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The Maui news. (Wailuku, Maui, H.I.) 1900-current, June 06, 1914, Image 4

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Persistent link: http://chroniclingamerica.loc.gov/lccn/sn82014689/1914-06-06/ed-1/seq-4/

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lintcred nt the Tost Office at Waihiku. Maui, Hawaii, asseeoiKl-clnsi trailer
A Republican Paper Published in the Interest oi the People
Issued Every Saturday.
Maui Rutolislning: Company, Limited.
Proprietor and Publther
Subscription Ratks, $2.50 per year in Advance
Will. ). Cooper
Editor unci Manager
JUNK 0, 1014
THERE is a lot of talk on the streets about the desirability of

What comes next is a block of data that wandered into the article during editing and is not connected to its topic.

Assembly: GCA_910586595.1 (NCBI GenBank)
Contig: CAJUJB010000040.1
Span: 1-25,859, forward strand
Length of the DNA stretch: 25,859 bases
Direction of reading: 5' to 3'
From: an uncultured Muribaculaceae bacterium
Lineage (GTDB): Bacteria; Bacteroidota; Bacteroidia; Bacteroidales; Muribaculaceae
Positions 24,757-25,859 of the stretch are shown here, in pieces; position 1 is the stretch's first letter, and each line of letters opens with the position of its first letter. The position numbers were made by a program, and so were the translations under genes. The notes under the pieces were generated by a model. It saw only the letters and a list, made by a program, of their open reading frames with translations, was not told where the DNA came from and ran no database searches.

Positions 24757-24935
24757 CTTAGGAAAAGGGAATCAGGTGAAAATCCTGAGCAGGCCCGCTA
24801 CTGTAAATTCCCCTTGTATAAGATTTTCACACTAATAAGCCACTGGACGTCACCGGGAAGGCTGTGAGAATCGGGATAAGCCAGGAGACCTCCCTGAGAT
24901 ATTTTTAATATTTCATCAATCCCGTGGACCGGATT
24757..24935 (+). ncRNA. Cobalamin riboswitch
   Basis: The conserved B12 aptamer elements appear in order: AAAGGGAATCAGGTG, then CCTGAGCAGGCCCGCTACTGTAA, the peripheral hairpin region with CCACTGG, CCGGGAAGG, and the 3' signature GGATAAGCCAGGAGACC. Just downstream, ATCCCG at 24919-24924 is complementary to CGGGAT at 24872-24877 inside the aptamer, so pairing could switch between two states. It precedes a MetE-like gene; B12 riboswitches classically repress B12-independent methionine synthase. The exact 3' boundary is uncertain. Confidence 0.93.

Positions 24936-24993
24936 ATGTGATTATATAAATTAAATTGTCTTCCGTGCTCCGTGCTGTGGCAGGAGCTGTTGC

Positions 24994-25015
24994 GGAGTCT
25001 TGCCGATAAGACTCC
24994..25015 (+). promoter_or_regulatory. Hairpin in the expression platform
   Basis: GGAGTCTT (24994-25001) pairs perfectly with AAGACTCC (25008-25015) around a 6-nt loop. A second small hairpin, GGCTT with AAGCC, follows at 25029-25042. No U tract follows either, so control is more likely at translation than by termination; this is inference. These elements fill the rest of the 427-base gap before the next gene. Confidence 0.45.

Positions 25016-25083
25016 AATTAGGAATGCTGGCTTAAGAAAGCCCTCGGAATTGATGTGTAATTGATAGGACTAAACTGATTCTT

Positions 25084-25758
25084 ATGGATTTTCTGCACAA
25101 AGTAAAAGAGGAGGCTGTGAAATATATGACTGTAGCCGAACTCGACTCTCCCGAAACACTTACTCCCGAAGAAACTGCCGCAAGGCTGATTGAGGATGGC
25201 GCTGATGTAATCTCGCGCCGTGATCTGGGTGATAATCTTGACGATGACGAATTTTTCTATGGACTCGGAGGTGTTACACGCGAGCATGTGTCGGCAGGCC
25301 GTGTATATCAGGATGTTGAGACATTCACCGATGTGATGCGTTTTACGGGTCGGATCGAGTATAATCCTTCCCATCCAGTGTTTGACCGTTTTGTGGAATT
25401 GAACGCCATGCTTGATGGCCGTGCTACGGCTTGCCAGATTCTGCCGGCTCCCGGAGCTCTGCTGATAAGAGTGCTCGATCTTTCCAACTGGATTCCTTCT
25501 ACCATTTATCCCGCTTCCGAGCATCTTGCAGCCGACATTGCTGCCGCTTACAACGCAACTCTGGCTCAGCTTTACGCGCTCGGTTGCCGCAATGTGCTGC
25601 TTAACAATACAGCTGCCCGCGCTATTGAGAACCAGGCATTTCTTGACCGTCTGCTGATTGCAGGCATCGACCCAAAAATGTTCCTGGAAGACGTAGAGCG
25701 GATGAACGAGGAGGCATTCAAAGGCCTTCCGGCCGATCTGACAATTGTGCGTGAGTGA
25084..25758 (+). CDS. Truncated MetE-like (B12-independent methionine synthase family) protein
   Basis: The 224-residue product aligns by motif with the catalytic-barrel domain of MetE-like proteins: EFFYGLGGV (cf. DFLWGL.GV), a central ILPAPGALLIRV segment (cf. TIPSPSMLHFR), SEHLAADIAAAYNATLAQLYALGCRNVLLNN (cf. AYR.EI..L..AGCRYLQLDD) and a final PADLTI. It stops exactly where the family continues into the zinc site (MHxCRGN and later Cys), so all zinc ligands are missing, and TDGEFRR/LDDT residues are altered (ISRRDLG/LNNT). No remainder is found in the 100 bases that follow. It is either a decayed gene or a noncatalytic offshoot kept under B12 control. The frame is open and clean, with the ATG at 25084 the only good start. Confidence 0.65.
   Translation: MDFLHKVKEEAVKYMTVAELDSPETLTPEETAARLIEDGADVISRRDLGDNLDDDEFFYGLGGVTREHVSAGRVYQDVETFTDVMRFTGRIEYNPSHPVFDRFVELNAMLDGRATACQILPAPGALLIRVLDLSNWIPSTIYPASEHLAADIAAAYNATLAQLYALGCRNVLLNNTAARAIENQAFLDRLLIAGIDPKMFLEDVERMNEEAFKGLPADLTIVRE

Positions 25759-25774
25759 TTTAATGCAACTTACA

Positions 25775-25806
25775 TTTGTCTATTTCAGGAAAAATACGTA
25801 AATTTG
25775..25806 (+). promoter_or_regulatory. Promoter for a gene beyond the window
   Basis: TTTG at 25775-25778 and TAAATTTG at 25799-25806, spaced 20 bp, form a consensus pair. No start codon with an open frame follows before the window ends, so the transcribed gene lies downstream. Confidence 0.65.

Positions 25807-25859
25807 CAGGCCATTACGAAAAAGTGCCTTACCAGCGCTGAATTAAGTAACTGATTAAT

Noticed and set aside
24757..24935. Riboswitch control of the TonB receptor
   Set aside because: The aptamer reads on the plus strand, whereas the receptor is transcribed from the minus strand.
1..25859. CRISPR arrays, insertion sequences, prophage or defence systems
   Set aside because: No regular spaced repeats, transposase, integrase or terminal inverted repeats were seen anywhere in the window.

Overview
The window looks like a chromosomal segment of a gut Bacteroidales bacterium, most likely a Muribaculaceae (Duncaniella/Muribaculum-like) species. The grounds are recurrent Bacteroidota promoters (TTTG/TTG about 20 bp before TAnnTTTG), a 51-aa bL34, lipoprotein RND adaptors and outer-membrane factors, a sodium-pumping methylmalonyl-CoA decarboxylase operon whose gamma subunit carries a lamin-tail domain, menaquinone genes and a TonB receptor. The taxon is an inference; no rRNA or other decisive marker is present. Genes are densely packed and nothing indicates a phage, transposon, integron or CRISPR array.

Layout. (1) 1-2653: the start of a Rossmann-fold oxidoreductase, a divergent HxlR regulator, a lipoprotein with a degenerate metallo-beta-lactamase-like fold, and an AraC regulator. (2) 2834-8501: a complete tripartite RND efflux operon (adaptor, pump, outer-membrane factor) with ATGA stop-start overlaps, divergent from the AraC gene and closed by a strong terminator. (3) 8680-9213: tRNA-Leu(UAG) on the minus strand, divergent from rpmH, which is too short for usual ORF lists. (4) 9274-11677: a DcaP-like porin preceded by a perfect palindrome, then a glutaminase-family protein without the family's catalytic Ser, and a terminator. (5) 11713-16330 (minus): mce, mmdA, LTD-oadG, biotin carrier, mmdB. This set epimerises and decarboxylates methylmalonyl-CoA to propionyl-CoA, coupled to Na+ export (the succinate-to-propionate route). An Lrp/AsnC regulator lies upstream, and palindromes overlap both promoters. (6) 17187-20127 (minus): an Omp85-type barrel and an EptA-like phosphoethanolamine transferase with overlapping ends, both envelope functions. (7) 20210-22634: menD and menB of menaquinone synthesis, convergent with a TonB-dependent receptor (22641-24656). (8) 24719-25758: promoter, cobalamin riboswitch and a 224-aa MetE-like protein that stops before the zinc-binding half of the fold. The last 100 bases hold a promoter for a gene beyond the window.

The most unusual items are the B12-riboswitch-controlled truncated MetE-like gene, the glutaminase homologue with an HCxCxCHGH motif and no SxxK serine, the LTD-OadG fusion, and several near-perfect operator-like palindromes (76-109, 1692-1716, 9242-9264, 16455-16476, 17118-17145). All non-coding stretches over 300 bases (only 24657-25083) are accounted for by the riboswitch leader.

having another get-together dinner. The way to have it is to
have it. Apparently somebody is needed to take the lead and
end out a few hundred post card notices. The MAt'i News will be
dad to print the cards.
ANOTHER competent authority has just left Maui with the de
claration that Haleakala is the most magnificent work of nature
he has ever seen and he has seen much. He says that Kilauea is
savage and fear-inspiring, and not greatly different from one's precon
ceived notion of it. Haleakala, on the other hand, is awe-inspiring in
its sublimity, and its grandeur is of a character that the imagination
cannot compass, since there is nothing like it in the world. Within
the week the Honolulu papers printed a "partial list" of the guests at
the Volcano House almost all tourists. They numbered just 50. If.
the summit of Haleakala sees two or three tourists in a mouth, it is
doing well. Why this difference? There is only one reason Kilauea
is accessible, Haleakala is inaccessible. The average tourist is past
middle age, and the most of them are men and women who have
spent their lives in soft occupations within great cities. Many of them